Eswatini reaches HIV epidemic control with PEPFAR support
A little over a decade ago, HIV had its grip on Eswatini. The second smallest country by geographic area on mainland Africa and last remaining African monarchy, Eswatini had the highest national rate of new HIV infections and the highest proportion of adults living with HIV in the world at the time.
According to the first of its kind population-based HIV impact assessment, known as SHIMS, annual incidence of HIV among adults in Eswatini was 2.48% in 2011. Prevalence of viral load suppression, or very low levels of HIV in the blood, among HIV-positive adults was 34.8%.
“Many, many years ago, so many families were fragmented because of HIV,” recalls Nosipho Gwebu Storer, Pact’s country director in Eswatini.
Today, the picture is remarkably different.
Annual incidence has fallen to 0.62% and viral load suppression stands at an incredible 88.6%, according to the latest SHIMS 3 conducted in 2021. Eswatini is close to achieving UNAIDS’ 95-95-95 targets well ahead of the 2025 target date.
The results are remarkable and show that controlling the HIV epidemic is possible.
A significant factor in these impressive gains is the strong partnership between the Government of the Kingdom of Eswatini and the U.S. President’s Emergency Plan for AIDS Relief, commonly known as PEPFAR.
Before PEPFAR began working in Eswatini in the mid-2000s, the HIV epidemic was tearing through families. Like many other countries, initial priorities focused on educating people about HIV and how it is spread, conducting HIV testing and connecting people who tested positive to the treatment they needed.
Pact began working on HIV response in Eswatini in 2005. Our work has included leading large PEPFAR-funded programs, such as the REACH and REACH II programs, which focused on developing the capacity of local civil society organizations working on HIV prevention and support for orphans and vulnerable children. As the epidemic has evolved, so has our work. Since 2015, we have focused on closing the gaps for two of the most vulnerable populations, orphans and vulnerable children and adolescent girls and young women. Through efforts like the Umliba Loya Embili and Insika ya Kusasa projects, we have addressed underlying risks associated with HIV, including poverty, gender-based violence, education, child protection and more.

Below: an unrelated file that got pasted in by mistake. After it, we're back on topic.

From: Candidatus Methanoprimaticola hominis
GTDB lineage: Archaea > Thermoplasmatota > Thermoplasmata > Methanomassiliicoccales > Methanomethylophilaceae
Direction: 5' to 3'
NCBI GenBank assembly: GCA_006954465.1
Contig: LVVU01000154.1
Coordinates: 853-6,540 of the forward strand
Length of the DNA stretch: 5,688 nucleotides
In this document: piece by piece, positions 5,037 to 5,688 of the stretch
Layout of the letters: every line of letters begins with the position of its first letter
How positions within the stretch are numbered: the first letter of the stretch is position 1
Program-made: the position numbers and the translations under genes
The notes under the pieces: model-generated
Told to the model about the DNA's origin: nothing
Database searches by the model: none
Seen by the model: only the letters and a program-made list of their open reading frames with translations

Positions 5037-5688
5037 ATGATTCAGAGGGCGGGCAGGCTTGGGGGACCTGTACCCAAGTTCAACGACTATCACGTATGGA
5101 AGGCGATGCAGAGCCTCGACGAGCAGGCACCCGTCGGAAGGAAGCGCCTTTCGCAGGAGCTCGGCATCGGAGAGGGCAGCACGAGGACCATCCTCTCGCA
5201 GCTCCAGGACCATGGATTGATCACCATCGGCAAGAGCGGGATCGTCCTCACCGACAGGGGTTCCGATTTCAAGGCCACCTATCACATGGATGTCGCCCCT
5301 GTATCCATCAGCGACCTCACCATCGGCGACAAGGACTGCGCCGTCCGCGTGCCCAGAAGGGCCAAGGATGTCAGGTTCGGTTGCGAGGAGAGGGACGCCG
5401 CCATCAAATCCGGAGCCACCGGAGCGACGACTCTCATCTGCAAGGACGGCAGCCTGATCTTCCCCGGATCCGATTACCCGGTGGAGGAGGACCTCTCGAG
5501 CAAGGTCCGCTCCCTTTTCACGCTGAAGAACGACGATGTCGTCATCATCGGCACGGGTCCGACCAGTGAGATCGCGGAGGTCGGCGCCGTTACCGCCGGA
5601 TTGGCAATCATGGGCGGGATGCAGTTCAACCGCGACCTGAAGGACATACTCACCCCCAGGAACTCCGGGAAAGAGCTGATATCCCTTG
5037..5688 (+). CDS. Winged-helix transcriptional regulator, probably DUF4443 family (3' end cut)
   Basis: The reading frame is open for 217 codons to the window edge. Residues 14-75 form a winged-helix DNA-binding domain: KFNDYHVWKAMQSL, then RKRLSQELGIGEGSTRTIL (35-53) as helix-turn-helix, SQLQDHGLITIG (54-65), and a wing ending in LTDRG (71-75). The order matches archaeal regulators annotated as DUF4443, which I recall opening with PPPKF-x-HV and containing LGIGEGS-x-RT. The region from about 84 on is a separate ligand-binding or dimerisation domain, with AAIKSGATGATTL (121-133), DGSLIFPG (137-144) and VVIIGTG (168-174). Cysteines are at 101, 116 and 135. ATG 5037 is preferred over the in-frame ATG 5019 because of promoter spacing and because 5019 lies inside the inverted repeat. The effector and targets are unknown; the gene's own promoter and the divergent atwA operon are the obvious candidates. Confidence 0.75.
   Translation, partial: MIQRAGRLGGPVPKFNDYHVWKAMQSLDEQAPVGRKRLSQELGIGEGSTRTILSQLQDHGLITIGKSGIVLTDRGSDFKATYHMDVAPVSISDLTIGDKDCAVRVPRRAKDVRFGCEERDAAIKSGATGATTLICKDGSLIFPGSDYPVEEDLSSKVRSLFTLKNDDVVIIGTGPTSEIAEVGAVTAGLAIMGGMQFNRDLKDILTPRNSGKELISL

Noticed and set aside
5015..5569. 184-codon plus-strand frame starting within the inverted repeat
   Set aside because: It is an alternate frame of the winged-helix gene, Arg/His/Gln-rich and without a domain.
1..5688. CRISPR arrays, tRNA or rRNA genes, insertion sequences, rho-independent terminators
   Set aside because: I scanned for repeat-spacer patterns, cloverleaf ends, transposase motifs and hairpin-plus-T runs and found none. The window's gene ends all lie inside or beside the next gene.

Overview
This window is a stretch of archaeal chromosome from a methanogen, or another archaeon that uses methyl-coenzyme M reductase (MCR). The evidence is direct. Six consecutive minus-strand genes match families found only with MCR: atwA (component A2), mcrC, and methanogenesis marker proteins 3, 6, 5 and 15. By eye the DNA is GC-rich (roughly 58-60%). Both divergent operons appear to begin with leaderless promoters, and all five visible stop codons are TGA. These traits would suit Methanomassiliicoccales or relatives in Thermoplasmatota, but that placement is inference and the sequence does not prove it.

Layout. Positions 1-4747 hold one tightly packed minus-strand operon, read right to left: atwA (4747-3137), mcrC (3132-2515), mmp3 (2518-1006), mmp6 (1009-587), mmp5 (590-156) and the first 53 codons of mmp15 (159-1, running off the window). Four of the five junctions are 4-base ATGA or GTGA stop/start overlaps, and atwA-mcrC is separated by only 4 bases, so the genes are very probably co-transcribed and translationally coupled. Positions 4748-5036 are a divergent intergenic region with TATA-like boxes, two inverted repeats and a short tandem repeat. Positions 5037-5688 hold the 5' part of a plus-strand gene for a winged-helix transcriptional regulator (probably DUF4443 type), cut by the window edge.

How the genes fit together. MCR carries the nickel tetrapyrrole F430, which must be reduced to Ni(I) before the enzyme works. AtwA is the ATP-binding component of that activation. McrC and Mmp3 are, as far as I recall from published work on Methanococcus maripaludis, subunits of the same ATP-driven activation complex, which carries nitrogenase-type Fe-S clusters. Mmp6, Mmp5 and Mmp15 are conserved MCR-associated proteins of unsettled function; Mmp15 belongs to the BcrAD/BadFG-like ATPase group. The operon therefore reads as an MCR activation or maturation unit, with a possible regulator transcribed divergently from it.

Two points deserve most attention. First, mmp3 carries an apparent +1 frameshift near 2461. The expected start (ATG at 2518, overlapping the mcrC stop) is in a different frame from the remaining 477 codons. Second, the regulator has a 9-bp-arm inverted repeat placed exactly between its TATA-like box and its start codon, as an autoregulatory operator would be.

“In Eswatini, children and women are disproportionately affected by many things that increase their risk factors for HIV.”
The latest SHIMS assessment confirms the overwhelming burden that women bear when it comes to HIV in the country. HIV incidence was nearly seven times higher among women than among men.
Throughout the years, a constant effort has been supporting local organizations and government agencies working to help people affected by HIV and AIDS and stop the disease’s spread. By improving these organizations’ governance, administration, financial management, resource development, program implementation, and monitoring and evaluation processes, we have helped ensure a robust and sustainable local response to the epidemic.
Today, Eswatini is among the leaders in reaching global HIV epidemic control goals and was the first country to reach UNAIDS 95-95 -95 goals.
Of adults living with HIV, 93.7% know their status, 97.3% of people living with HIV are on treatment and 96.2% of those on treatment are virally suppressed.
“Because of the leadership of the Government of the Kingdom of Eswatini and the support from PEPFAR and USAID, especially their focus on the most vulnerable, Eswatini has achieved epidemic control,” says Storer. “I’m proud that Pact has been a trusted partner in Eswatini’s journey and their amazing achievements.”
Knowing what has already been accomplished, closing the gaps for women, girls and children is a fight the country and its partners are up to.